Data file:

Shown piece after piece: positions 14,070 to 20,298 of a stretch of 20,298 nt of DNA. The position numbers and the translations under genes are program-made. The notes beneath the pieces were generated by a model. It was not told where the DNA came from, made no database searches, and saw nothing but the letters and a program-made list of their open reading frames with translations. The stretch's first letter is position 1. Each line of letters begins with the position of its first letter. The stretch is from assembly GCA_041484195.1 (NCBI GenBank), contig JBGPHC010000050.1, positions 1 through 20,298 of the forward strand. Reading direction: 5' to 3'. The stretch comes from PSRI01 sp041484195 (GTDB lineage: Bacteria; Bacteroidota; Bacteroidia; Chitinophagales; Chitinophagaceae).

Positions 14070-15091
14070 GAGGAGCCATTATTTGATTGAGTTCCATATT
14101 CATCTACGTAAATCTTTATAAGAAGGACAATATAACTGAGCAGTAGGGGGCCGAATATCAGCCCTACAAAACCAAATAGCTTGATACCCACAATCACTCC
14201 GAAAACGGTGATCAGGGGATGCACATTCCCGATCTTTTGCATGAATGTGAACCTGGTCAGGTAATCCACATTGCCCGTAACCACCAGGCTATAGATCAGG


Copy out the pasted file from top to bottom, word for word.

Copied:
Shown piece after piece: positions 14,070 to 20,298 of a stretch of 20,298 nt of DNA. The position numbers and the translations under genes are program-made. The notes beneath the pieces were generated by a model. It was not told where the DNA came from, made no database searches, and saw nothing but the letters and a program-made list of their open reading frames with translations. The stretch's first letter is position 1. Each line of letters begins with the position of its first letter. The stretch is from assembly GCA_041484195.1 (NCBI GenBank), contig JBGPHC010000050.1, positions 1 through 20,298 of the forward strand. Reading direction: 5' to 3'. The stretch comes from PSRI01 sp041484195 (GTDB lineage: Bacteria; Bacteroidota; Bacteroidia; Chitinophagales; Chitinophagaceae).

Positions 14070-15091
14070 GAGGAGCCATTATTTGATTGAGTTCCATATT
14101 CATCTACGTAAATCTTTATAAGAAGGACAATATAACTGAGCAGTAGGGGGCCGAATATCAGCCCTACAAAACCAAATAGCTTGATACCCACAATCACTCC
14201 GAAAACGGTGATCAGGGGATGCACATTCCCGATCTTTTGCATGAATGTGAACCTGGTCAGGTAATCCACATTGCCCGTAACCACCAGGCTATAGATCAGG